Question: I'm in my mid-40s, with about 20 years left before reaching the magic retirement age of 65. All the talk about problems with the Social Security system has me worried. Can I really depend on getting my retirement pay when the time comes?

Answer: Considering the buffeting our economy has suffered in recent years, it is obviously difficult to read what's in store for us by the year 2000.

My guess, however, is that you will get your social security payments when you reach retirement age. It is unthinkable to me that the social security system would be permitted to go into default, short of a major national catastrophe.

But it is likely that there will be some changes in the rules. Two of the likely candidates for change: The age for full retirement benefits (up) and the age for termination of benefits for a deceased or disabled worker's children (down).

However, changes will almost certainly be phased in gradually, and older workers will be protected from any significant reduction in benefits they had been counting on.

Keep in mind that the social security system is a lot more than just a retirement program for 65-year-olds. Payments are made to disabled workers and their dependents; to wives and husbands of retired workers; and to surviving dependents of workers who have died.

And then there is medical coverage for those 65 and older, and for workers who have been totally disabled for two years or more.

The thing that many people forget is that social security was never intended to be a complete retirement program. It is meant to serve as a base only - just barely enough to keep people out of the poverty class and off the welfare rolls.

Anyone who exects or hopes to be living at something better than a bare subsistance level must plan ahead for other income after retirement. Such things as a company pension plan, savings, an IRA or Keogh program are essential to supplement Social Security payments after retirement.

Q: I understand that real estate bought for investment can be abandoned and a deduction taken on federal income tax.How does one legally abandon real estate? (My land is in Arizona.) How is it reported on the tax return? Do I use only the original cost as a basis or can I include property taxes paid?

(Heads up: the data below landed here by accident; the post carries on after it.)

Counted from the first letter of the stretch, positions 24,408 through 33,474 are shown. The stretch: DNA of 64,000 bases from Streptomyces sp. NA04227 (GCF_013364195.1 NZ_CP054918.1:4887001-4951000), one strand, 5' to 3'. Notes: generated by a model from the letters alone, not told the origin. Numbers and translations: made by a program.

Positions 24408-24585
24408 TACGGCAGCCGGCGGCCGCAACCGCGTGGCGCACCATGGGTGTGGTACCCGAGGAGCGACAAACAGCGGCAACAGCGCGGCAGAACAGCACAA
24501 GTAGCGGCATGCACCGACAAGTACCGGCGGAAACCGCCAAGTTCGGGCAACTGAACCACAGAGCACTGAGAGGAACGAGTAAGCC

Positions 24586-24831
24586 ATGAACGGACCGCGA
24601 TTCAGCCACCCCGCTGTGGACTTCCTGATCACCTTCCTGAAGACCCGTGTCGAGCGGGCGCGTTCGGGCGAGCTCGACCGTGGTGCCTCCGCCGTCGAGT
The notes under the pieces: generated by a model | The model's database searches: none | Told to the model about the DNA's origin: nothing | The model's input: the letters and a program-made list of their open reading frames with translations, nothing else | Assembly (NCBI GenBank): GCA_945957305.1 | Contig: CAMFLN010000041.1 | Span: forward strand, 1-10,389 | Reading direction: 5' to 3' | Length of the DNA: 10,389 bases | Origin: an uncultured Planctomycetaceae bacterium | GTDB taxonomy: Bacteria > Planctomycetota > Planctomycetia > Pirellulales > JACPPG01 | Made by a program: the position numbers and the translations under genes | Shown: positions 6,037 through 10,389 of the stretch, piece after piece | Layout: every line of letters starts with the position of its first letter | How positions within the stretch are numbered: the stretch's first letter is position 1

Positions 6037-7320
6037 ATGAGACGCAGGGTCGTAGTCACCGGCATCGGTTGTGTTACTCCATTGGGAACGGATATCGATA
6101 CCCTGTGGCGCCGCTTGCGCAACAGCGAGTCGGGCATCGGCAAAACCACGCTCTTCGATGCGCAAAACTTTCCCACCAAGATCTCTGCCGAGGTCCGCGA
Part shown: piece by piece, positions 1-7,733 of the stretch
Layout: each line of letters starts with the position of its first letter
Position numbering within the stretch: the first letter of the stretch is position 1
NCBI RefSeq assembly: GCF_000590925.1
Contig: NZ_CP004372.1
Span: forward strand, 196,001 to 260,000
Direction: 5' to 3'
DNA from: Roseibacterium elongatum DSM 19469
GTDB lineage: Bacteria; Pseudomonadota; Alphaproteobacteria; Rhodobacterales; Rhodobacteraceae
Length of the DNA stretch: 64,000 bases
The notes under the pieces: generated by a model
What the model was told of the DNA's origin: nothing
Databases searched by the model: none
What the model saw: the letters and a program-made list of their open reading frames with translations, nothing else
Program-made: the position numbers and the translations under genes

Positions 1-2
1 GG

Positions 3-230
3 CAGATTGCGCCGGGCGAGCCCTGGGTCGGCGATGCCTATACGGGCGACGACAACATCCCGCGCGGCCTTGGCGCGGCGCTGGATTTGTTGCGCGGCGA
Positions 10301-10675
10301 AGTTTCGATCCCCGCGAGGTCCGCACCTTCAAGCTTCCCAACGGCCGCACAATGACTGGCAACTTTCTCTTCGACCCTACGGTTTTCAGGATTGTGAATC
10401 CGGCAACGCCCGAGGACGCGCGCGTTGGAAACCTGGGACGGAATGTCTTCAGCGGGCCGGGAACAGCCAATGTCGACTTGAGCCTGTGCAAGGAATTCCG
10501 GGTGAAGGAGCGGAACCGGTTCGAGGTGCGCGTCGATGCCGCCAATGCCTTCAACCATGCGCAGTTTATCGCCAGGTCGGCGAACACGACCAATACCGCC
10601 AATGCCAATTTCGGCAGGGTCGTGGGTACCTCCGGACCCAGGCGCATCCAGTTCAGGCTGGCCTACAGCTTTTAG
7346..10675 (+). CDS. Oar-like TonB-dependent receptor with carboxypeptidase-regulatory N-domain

A: I can't provide definitive legal advice; and in any case the precise rules may vary somewhat from state to state. I suggest you write to the Arizona Secretary of state in Phoenix for guidance; you may also want to consult a local attorney.

But I can answer the tax questions. The loss is reported on Schedule D of your tax return for the year in which the abandonment takes place. (The loss will be long-term, assuming you have owned the property for more than 12 months.)

Your cost basis may include the original cost plus all capitalized expenses associated with your ownership of the property (not previously deducted as an investment expense).

In this group you may include such things as closing costs, annual property taxes, maintenance fees, phone calls associated with the purchase or with attempts to sell the property, etc.

Q: I have spent considerable time and money building storage shelves and cabinets for my church. Although this was not my motive, it would be helpful to recoup what I can through tax savings. How do I go about estimating the fair market value of the completed work in order to take a charitable deduction?

A: Don't bother. You may not deduct the value of your donated time or labour, even if you are a professional carpenter who would normally get paid for such work.

You can deduct the actual cost of all materials, plus transportation to and from the church (actual cost or - if you use your own car - seven cents a mile) and any incidental expenses such as lunches while working.

Aside from a deduction for these out-of-pocket expenses, however, you'll have to settle for the satisfaction of good work done for a worthy cause.